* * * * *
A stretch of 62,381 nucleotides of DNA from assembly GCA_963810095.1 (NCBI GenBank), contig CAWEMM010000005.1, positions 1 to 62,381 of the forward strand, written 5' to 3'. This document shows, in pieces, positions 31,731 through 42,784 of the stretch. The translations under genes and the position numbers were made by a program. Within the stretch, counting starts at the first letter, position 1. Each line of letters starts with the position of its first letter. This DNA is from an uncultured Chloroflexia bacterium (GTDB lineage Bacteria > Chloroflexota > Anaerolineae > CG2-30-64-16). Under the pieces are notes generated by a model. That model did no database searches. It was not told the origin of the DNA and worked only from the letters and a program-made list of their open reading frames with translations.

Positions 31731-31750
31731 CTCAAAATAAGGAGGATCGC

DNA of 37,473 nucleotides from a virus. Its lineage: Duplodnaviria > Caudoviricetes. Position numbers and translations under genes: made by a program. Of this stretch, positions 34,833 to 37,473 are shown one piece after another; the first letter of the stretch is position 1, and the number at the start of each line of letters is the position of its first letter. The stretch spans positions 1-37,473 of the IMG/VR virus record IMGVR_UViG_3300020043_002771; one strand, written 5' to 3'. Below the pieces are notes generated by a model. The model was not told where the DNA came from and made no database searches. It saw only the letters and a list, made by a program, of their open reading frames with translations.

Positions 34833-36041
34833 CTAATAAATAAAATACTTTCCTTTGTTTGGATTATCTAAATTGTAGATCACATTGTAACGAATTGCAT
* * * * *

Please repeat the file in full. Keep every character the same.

A stretch of 62,381 nucleotides of DNA from assembly GCA_963810095.1 (NCBI GenBank), contig CAWEMM010000005.1, positions 1 to 62,381 of the forward strand, written 5' to 3'. This document shows, in pieces, positions 31,731 through 42,784 of the stretch. The translations under genes and the position numbers were made by a program. Within the stretch, counting starts at the first letter, position 1. Each line of letters starts with the position of its first letter. This DNA is from an uncultured Chloroflexia bacterium (GTDB lineage Bacteria > Chloroflexota > Anaerolineae > CG2-30-64-16). Under the pieces are notes generated by a model. That model did no database searches. It was not told the origin of the DNA and worked only from the letters and a program-made list of their open reading frames with translations.

Positions 31731-31750
31731 CTCAAAATAAGGAGGATCGC

DNA of 37,473 nucleotides from a virus. Its lineage: Duplodnaviria > Caudoviricetes. Position numbers and translations under genes: made by a program. Of this stretch, positions 34,833 to 37,473 are shown one piece after another; the first letter of the stretch is position 1, and the number at the start of each line of letters is the position of its first letter. The stretch spans positions 1-37,473 of the IMG/VR virus record IMGVR_UViG_3300020043_002771; one strand, written 5' to 3'. Below the pieces are notes generated by a model. The model was not told where the DNA came from and made no database searches. It saw only the letters and a list, made by a program, of their open reading frames with translations.

Positions 34833-36041
34833 CTAATAAATAAAATACTTTCCTTTGTTTGGATTATCTAAATTGTAGATCACATTGTAACGAATTGCAT